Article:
Mozambique seeks to cap boozing
17 September 2013, 09:50
Maputo - In laidback Mozambique with its endless white sand
beaches and bustling markets, alcohol is easily available, but a proposed law
seeks to end the country's liberal drinking culture.
A crowd of teenagers gather at a street side bar playing
checkers using beer tops.
Crates of lager are stacked roof-high, while shelves groan
under rows of wine and whisky bottles.
At a nearby minibus depot, commuters spill out of their
rides and head for the bars and restaurants.
"It is always a party here - day or night," says
Joao, who tends a street stall or "barraka" selling booze in central
"It is different here than in other countries," he
said. "When people buy drinks, they drink in the road, not often at
The easy access to alcohol is blamed for a range of social
ills, notably abuse by minors, even though the legal drinking age is, in
The scourge is "becoming a "big health
problem", said Mozambique's National Public Health Director Mouzinho
Saide. "The worry is that alcohol
is starting to be consumed by people at an increasingly young age."
Until now there has been little or no control over where or
when liquor can be sold in Mozambique, where beach vendors peddle alcohol out
of cooler boxes day and night.
Moonshine with dangerously high alcohol content is easily
available in the bars lining the streets.
Some repackaged imported spirits, with apt names like
"Temptation" and "Lord Gin", sell for as little as $1 a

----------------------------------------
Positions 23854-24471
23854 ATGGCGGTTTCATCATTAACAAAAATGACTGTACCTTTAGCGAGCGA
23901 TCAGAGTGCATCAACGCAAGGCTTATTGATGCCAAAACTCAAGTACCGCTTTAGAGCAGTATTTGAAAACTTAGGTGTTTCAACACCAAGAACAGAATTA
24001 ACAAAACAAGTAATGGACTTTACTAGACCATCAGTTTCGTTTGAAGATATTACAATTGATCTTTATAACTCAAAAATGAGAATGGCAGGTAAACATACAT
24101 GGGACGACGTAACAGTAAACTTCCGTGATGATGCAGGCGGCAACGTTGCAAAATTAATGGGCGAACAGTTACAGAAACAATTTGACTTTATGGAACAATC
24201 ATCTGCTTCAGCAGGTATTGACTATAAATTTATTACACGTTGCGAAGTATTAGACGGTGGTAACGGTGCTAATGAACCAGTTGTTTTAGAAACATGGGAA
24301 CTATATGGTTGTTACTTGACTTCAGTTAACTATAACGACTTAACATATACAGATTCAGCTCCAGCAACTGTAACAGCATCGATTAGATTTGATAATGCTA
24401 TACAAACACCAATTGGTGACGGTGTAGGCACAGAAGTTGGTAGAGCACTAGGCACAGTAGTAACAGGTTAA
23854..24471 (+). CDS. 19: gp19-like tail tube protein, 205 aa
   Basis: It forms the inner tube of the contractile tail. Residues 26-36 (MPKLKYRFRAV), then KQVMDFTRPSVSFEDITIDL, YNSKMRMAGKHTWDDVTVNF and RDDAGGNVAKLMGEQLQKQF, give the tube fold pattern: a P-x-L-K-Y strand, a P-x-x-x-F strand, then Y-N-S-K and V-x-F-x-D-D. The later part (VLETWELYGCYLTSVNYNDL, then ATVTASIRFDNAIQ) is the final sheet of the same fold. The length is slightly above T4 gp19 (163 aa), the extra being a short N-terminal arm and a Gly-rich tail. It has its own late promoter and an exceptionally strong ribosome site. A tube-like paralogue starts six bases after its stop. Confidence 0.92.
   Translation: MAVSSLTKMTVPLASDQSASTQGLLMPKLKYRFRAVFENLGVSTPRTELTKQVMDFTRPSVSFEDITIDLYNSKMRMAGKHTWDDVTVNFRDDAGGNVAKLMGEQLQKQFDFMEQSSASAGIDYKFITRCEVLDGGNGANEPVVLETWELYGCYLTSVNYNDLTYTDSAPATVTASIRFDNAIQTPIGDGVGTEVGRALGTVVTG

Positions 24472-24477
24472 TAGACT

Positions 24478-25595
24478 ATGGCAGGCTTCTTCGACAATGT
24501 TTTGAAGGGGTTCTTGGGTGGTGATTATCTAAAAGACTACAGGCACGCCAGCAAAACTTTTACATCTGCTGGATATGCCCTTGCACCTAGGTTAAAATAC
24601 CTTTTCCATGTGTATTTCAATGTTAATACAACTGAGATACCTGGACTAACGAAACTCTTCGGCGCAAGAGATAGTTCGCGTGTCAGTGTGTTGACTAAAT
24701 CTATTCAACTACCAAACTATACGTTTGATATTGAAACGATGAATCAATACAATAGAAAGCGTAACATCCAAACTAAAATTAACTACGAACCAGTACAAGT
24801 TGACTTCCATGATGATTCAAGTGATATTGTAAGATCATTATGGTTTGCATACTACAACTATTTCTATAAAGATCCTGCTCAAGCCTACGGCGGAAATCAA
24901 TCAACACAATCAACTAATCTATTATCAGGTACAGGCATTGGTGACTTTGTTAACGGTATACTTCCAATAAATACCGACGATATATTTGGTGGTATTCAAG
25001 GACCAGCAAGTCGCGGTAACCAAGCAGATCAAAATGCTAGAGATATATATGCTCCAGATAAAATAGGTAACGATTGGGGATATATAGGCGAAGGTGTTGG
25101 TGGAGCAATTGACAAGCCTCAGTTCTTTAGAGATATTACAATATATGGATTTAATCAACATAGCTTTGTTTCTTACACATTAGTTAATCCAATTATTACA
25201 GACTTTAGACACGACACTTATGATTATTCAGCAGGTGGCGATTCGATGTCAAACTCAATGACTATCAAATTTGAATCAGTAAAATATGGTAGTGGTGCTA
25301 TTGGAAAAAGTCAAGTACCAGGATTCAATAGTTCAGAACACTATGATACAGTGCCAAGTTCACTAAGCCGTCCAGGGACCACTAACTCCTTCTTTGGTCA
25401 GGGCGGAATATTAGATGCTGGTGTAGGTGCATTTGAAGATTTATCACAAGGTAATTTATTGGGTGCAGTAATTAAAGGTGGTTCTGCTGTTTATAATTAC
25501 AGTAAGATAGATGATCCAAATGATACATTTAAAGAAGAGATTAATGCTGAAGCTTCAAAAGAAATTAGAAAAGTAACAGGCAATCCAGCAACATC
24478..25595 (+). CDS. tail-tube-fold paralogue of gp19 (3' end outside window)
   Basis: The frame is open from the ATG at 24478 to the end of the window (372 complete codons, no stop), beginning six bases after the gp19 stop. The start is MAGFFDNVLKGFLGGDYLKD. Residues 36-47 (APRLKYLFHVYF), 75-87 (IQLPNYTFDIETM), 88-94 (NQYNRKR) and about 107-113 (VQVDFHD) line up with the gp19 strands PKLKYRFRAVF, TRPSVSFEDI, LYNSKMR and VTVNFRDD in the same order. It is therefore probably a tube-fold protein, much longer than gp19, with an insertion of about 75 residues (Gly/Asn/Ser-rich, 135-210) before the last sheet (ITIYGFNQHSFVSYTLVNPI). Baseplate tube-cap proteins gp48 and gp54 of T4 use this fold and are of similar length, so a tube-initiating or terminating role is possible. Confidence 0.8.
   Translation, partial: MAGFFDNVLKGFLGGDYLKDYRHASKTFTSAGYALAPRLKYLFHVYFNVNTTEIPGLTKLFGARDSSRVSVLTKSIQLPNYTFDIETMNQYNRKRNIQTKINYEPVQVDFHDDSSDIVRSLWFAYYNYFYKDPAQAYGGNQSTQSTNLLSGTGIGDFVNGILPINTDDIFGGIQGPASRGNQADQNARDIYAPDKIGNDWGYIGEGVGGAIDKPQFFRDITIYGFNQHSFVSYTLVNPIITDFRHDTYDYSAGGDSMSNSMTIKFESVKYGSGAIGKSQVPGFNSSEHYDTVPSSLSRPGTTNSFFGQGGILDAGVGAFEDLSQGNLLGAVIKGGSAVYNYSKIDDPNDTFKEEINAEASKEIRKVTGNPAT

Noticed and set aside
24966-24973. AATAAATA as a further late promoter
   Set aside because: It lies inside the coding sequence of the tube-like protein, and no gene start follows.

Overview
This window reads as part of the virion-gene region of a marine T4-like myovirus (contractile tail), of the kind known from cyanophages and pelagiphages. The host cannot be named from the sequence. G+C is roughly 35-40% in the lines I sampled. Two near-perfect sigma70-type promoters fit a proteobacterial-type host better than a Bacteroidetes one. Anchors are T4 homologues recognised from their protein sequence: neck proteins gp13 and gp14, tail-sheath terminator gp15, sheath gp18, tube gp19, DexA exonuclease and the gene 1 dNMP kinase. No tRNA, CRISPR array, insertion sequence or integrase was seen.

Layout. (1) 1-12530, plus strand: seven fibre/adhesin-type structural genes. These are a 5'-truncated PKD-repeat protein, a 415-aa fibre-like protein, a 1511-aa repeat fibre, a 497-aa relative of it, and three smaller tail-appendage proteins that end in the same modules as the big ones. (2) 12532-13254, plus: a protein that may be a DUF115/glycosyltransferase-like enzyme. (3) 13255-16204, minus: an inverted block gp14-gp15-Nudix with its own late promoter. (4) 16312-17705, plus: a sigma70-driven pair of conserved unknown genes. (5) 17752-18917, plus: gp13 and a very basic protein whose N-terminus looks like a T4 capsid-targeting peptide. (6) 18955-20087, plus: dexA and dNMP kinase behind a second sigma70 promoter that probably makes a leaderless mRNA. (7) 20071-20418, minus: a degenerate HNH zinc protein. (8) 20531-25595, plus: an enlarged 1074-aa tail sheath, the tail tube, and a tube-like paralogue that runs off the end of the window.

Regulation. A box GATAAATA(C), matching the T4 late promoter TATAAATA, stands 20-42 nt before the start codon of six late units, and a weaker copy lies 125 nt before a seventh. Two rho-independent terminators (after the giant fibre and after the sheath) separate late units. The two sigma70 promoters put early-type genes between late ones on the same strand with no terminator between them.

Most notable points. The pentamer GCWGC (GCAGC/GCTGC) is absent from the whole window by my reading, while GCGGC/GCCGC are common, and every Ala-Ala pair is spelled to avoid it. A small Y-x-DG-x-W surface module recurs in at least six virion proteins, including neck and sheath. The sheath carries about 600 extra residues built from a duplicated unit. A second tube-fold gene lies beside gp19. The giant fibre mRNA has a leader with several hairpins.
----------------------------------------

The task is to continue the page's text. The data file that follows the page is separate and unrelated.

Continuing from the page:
But the government recently proposed a new law designed to
crack down on boozing.
The raft of measures, developed in conjunction with the
liquor industry, would curb alcohol sales after 20:00 and ban the sale of booze
to under-age children, even if they are sent my older people.
The law would also ban giant public billboards from
advertising booze, and any liquor advert featuring children or
Bar patron Joao Celestino believes that most people indulge
in alcohol as an escape.
"They have no alternative, they are suffering a lot
," he said.
The former Portuguese colony is one of the world's poorest,
with most of its 23.4 million population living on a dollar or less a day.
The discovery of coal and natural gas deposits is likely to
boost its income, but for many times are still hard.
The country is also still suffering the effects of a nearly
three-decade-long civil war. Many survivors have found comfort in the bottle.
Pressing social issues
A study by the Institute of Public Health at University of
Porto, in Portugal, found that nearly a quarter of women and half of men drink
News of tougher laws has not been well received by consumers
Some angered drinkers believe that the government should be
tackling far more pressing social issues.
"This is the government's way of distracting us from
other problems," said one patron at a bar in central Maputo.
"Just look at the rubbish piled up in the
streets," he added.
Tito, a street vendor, told AFP that selling alcohol was his
He predicted that authorities would have little difficulty
getting the law though parliament, while enforcing it will not be easy.